The Ohio River is seen steaming in Louisville, Kentucky under freezing temperatures on Friday.
Photo: Leandro Lozada/AFP via Getty Images
Historic cold following startling temperature drops. Blizzard watches. High-speed gusts and a coast-to-coast wind-chill warning. Flight cancellation texts. Bomb cyclone, polar vortex, frostbite, and falling iguana explainers appearing across the web. The preholiday signs are clear nearly nationwide: Do not go outside if you can help it.
As of Friday, more than 200 million Americans (some 60 percent of the population) were living under a winter weather advisory or worse, including 50 million under winter storm warnings and 12 million under blizzard warnings.
A lot of Americans have been powerless as well. At midday Friday, 1.5 million electricity customers were without power, particularly in the eastern U.S., but also in Texas and the Pacific Northwest. That fell to 1.2 million by Friday evening. And 400,000 lost power in Canada.
Thanks to the Arctic cold front, virtually every part of the central and eastern U.S. has been hit with a very fast and very steep drop off in temperatures, with many areas facing 40-degree downswings.
And in places like around New York City, where the falling temperatures followed heavy rain, icing is going to be a big problem, particularly when mixed with high-speed wind gusts.
The freezing temperatures have prompted numerous counties, cities, and towns to open warming centers to help protect the vulnerable.
The timing of all this weather couldn’t be worse, striking on some of the busiest few travel days of the year. On Friday, more than 5,400 flights around the country had been canceled by evening and more than 9,000 flights had been delayed. On Friday morning, deicing prompted temporary ground stops at Charlotte Douglas International Airport, Portland International Airport, Reagan National Airport, and Seattle-Tacoma International Airport. There have also been rail service and bus service disruptions in the Midwest and Northeast.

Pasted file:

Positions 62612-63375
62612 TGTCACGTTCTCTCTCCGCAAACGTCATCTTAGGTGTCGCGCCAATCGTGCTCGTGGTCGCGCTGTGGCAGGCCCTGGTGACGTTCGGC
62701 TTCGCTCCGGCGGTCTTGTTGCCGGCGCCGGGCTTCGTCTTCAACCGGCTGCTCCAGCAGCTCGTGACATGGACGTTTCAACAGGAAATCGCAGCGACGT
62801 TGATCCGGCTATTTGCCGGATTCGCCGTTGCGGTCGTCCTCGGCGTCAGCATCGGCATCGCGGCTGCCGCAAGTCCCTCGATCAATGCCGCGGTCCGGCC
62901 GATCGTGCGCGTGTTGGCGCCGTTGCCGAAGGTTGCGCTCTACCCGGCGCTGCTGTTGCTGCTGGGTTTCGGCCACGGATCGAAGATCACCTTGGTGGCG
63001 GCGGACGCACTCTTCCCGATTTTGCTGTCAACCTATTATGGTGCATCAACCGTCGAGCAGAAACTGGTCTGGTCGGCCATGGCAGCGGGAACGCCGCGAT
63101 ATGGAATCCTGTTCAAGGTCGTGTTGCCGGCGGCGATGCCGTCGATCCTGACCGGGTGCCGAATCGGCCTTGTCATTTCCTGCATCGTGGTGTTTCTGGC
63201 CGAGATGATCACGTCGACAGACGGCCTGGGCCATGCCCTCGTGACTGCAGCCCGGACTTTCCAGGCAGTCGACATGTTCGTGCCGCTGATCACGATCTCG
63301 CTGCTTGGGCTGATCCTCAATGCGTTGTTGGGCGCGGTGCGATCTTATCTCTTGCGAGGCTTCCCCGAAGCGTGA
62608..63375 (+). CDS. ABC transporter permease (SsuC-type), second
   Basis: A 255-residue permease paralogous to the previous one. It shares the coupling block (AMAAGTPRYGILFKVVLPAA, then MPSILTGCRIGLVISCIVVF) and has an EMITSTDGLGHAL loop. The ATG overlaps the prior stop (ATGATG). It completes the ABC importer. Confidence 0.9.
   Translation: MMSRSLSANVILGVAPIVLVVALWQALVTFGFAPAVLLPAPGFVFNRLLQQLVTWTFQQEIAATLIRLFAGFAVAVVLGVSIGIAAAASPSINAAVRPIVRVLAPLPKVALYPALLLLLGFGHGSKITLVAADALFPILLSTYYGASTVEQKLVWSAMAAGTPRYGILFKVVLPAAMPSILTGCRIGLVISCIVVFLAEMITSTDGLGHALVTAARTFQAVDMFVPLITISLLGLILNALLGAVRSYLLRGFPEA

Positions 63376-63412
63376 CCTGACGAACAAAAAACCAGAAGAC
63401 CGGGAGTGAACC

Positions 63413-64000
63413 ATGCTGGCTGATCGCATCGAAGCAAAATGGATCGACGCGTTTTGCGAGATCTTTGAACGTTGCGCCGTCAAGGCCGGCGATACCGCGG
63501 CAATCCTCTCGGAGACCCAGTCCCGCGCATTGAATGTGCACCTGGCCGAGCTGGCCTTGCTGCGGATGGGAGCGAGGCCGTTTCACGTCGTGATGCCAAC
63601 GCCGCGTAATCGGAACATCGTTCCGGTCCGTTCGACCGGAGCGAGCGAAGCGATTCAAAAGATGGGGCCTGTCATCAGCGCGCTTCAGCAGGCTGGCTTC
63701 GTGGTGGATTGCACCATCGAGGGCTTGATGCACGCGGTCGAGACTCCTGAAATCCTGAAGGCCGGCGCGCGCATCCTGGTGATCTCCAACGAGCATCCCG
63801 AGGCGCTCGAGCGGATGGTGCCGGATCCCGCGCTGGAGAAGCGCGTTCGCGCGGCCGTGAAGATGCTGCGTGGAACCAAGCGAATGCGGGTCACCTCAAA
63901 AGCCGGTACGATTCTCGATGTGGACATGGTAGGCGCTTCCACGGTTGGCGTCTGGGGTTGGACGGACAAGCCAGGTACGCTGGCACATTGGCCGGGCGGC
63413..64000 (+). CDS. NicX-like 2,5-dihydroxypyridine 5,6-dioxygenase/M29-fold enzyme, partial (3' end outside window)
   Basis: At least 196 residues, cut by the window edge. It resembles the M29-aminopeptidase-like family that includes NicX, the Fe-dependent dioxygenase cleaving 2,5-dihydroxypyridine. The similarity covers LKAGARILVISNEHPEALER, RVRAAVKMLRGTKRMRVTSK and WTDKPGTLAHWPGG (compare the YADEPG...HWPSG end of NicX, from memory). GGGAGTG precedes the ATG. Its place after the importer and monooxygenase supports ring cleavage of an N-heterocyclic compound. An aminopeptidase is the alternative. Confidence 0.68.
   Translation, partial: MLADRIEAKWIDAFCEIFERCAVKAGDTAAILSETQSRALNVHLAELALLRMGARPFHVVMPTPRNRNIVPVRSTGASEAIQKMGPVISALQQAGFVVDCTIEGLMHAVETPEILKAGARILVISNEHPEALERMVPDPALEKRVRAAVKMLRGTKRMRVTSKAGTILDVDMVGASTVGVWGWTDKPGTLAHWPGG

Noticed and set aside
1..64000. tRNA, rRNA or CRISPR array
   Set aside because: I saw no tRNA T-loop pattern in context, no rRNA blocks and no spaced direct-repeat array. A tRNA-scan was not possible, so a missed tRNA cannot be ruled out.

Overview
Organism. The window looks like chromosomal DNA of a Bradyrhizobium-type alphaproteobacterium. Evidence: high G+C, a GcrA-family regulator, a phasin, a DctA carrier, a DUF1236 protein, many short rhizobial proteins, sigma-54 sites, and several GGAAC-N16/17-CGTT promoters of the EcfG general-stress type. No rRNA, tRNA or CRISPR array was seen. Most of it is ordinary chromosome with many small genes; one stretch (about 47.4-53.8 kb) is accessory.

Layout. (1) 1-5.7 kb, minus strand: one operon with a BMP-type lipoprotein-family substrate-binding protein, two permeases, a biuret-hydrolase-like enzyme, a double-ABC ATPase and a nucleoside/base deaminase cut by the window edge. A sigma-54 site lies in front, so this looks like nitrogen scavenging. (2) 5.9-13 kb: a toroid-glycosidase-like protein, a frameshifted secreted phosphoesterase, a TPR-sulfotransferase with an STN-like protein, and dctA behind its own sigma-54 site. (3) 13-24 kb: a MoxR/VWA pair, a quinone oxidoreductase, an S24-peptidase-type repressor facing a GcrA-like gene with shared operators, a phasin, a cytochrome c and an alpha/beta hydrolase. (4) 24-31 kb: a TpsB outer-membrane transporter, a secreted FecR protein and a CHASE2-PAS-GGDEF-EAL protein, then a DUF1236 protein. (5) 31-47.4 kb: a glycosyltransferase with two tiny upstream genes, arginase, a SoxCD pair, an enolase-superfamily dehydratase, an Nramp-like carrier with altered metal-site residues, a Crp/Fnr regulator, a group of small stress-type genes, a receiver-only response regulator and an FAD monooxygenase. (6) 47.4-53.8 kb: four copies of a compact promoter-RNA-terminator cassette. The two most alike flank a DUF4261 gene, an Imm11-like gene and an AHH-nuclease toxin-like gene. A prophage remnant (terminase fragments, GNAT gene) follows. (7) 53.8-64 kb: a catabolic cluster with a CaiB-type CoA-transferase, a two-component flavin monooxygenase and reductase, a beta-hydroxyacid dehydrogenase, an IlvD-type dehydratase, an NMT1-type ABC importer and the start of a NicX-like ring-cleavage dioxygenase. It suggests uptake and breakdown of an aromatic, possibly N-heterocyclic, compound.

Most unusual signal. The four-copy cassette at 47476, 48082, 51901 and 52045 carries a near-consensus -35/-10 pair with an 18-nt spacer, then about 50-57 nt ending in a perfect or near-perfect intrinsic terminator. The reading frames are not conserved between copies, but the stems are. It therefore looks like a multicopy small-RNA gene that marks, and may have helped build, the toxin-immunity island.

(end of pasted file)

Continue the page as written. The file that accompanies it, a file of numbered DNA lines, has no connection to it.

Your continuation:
The wind gusts have made things interesting as well:
Driving has been treacherous. At least ten people have been killed in some of the countless automobile accidents linked to the storm across the country as of Friday night. Even in areas not struck with snow, the rapid onset of subfreezing temperatures turned wet roadways into iceways.
Many coastal towns in the Northeast were swamped with floodwaters on Friday as well. In some parts of New Jersey, it was the worst flooding seen since Superstorm Sandy.
The storm surge in Provincetown, Massachusetts, was the highest recorded since 1991.
Some coastal residents in Hampton Beach, New Hampshire, had to be rescued after their beachfront homes were inundated with water. Portland, Maine, faced the fourth-highest tide on record on Friday morning, and the storm damaged the historic Portland Head Light.
Near-record wind gusts have been recorded across the country:
Buffalo and some of western New York are getting absolutely hammered with blizzard conditions thanks to the heavy lake-effect snow produced by the storm. Driving was banned in Buffalo on Friday, where many drivers became stranded in the whiteout and the storm has pretty much shut down the city. Tens of thousands have lost power. Through Christmas Day, snowfall totals in the area may reach as high as 55 inches.
The storm also pushed Lake Erie over its shores, prompting some evacuations.
This post has been updated (from indoors).